Tag Archives: Edward Colston

THE TURDS OF TURD HALL

Turds of turd hall

All white! What a lovely picture of THE SOCIETY OF MERCHANT VENTURERS sat on their racist arses sporting self-awarded medals at Venturers Hall, Clifton. But what’s the problem with this private membership club for evil old farts with lots of money? Well, over the last few years, the venturers or their members have:

  • Prevented a corrective plaque going on the statue of their hero, Edward Colston, explaining his role in the slave trade, his religious chauvanism, his political party affiliation and how many children he murdered for money.
  • Venturer’s Trust chair Anthony Browne mysteriously quit in 2019 soon after potentially defaming anti-racist Colston campaigners.
  • Used their unelected role on the council’s Downs Committee to unlawfully allow Bristol Zoo to use the Downs as a car park. Then used a large undisclosed six figure sum of council taxpayers money to unsuccessfully defend their actions in court.
  • Provided a character reference for Alistair “Pervy” Perry in 2016, at the trial of this former Colston Girls School Headteacher, where he was convicted of indecently assaulting a girl
    from his church group in Weston-super-Mare.
  • Until 2016, arranged sick celebrations for children at their schools of Edward Colston’s life. Hosted by the Bishop of Bristol at the city’s cathedral.
  • Public sector looter, First Bus boss, Trevor “Grubby” Smallwood, received an Honorary Doctorate from UWE for “entrepreneurial and charity work”. In 2009 Smallwood had to
    pay £2.7m in Corporation Tax after attempting to dodge the tax via a trust fund he temporarily based in Mauritius. Coincidentally in 2014, UWE vice Chancellor Steve “The Chiropodist” West, became a member of the Society of Merchant Venturers.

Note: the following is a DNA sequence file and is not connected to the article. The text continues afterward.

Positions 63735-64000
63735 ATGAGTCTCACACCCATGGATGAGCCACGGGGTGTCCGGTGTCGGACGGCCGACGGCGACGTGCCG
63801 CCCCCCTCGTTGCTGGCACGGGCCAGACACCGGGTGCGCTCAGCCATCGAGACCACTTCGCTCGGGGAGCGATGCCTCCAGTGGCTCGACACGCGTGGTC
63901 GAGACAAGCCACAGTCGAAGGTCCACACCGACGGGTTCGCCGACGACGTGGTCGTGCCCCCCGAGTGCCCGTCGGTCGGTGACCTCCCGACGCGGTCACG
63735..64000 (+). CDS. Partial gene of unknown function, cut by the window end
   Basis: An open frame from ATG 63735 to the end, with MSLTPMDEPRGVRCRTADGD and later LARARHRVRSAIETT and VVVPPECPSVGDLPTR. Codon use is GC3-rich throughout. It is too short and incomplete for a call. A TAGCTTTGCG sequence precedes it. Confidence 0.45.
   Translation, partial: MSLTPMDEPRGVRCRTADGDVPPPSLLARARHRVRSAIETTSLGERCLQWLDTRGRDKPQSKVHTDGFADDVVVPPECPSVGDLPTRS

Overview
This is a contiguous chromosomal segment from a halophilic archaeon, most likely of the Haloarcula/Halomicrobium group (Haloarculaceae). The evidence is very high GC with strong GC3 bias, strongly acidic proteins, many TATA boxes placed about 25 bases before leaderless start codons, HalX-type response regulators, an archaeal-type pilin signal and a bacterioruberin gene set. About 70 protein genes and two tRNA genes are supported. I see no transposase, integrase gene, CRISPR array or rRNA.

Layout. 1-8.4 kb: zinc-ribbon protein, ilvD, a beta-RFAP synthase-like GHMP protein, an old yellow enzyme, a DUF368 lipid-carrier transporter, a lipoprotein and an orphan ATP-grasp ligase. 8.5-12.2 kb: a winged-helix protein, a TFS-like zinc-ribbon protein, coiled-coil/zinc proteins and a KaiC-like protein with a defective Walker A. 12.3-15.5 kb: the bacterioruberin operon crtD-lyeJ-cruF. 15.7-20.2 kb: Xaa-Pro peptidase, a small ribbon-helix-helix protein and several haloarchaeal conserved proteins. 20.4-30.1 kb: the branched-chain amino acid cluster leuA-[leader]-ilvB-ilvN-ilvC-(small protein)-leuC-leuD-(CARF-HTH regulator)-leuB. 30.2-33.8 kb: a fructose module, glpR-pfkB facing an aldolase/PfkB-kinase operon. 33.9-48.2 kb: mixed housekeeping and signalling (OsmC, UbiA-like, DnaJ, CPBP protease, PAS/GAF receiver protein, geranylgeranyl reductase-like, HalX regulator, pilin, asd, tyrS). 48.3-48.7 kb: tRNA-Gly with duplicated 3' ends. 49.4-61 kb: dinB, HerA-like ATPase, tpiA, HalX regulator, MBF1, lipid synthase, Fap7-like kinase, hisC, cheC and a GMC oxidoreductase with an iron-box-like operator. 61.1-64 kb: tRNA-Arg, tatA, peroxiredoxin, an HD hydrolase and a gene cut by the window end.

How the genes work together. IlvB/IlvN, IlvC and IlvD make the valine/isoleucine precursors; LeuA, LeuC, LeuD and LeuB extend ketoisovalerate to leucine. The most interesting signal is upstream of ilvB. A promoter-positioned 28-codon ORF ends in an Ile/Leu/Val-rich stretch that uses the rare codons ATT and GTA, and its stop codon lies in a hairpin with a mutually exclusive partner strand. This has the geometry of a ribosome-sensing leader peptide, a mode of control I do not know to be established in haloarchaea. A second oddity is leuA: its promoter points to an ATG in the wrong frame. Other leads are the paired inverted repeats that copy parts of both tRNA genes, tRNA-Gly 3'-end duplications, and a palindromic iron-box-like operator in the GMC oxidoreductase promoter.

• Appointed Gillian “The Sewage Queen” Camm, a former Director of Wessex Water, as their “Master” last year. Returning to our turd metaphor, Ms Camm earned some of her wealth by tipping shit in our rivers.

Is it time for this gang of self-serving amoral tossers to take Colston’s advice – “Go and do thou likewise” – and drown in the docks?

COLSTON FOUR: DAY 8 – “How dare the council turn up as a witness for the prosecution in this trial.”

scales

Yesterday was spent with prosecution and defence summing up. Here are a few highlights.

Sir William Scrotesack QC for the prosecution:

‘The council process to deal with the statue moved glacially.’

‘You may be frustrated that you haven’t heard from Marvin Rees or the Society of Merchant Venturers. Concentrate on the evidence you have heard. That is what you try this case on.’

‘It is not a public inquiry, not about politics. It’s not about emotion but cold hard facts and, fundamentally, the rule of law.’

‘Conviction would be wholly proportionate.’

Scrotesack QC also went to great pains to explain that neither he nor the court were in any way racist. Indeed not, he’s merely a public schoolboy who knows on which side his bread is buttered and earns a fantastic living working for the racist institutions of the state.

Tom Wainwright, defending Milo Ponsford:

‘[The Colston Four] showed the world the people of Bristol are willing to stand up for what they believe in’

‘Their actions created history. History is destroyed by not telling the truth. What, if anything, really has the city lost?’

‘What value did the statue have before June 7, 2020? What historical or educational value did it have?’

‘Describing Colston as a virtuous man is a lie.’

Liam Walker, defending Sage Willoughby: